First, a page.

The validity of the proposed numerical model was further investigated using the 2P and three-photon (3P) TFMPEM schemes, reported by Toda et al.37 The spectral profile of the ultrashort pulse was assumed to be a squared hyperbolic secant function (Sech2) with a central wavelength of 1060 nm and a FWHM of approximately 13 nm. The pulse width was compressed to 92 fs to enhance the excitation efficiency, and a blazed grating with a groove density of 830 lines/mm was used as the diffraction component. The system used the same objective lens as that considered in the previous case (UPlanSApo 60XW, NA 1.2, Olympus, Japan). However, the collimating lens had a shorter focal length of 375 mm. Figure 1B shows the simulation results obtained for the 2P and 3P AEC profiles of the TFMPEM system. The calculated 2P and 3P AEC values (i.e., 2.34 μm and 1.6 μm, respectively) were found to be in close agreement with the experimental values reported by Toda et al.37 (i.e., 2.1 μm and 1.58 μm, respectively). Overall, the good agreement between the numerical values of the AEC presented in Fig. 1A,B and the experimental values reported in the literature32,36 confirm the feasibility of the proposed numerical model.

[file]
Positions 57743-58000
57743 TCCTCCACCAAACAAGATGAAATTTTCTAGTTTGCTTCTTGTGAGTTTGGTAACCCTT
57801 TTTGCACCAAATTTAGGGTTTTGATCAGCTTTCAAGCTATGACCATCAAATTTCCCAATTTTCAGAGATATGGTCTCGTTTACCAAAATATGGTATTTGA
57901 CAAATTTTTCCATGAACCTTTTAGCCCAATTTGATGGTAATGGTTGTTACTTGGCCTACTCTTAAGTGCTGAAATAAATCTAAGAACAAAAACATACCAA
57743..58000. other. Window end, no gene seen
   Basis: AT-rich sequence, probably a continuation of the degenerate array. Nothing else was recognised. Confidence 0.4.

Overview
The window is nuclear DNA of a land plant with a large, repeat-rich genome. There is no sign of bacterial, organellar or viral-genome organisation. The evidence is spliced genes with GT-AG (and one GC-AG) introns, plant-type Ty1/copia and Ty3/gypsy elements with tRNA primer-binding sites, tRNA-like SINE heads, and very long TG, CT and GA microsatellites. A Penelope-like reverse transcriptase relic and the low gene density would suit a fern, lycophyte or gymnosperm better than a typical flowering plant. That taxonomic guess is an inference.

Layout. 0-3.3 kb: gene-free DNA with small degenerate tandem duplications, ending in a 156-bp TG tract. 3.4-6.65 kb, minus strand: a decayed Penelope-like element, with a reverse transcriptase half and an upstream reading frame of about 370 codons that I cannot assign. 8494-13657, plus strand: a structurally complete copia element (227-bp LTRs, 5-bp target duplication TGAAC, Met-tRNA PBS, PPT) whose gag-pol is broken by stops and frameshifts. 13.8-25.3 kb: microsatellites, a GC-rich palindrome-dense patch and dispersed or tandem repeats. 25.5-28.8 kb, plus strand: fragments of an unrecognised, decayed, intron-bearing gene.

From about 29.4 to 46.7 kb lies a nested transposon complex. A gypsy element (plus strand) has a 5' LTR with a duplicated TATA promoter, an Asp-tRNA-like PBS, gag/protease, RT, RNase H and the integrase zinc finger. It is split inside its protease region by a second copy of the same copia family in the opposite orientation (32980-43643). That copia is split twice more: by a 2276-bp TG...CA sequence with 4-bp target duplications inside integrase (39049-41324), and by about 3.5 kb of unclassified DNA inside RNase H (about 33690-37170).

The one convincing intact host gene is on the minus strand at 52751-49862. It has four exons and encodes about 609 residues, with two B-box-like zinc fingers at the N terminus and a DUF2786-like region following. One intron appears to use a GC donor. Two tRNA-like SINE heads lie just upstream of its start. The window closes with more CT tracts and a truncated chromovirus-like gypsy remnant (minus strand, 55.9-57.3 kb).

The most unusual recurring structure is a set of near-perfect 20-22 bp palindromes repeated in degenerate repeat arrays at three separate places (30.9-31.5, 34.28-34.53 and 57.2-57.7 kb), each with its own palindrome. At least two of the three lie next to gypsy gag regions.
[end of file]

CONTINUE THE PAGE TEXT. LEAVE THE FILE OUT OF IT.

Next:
Modulation of spatial frequency and orientation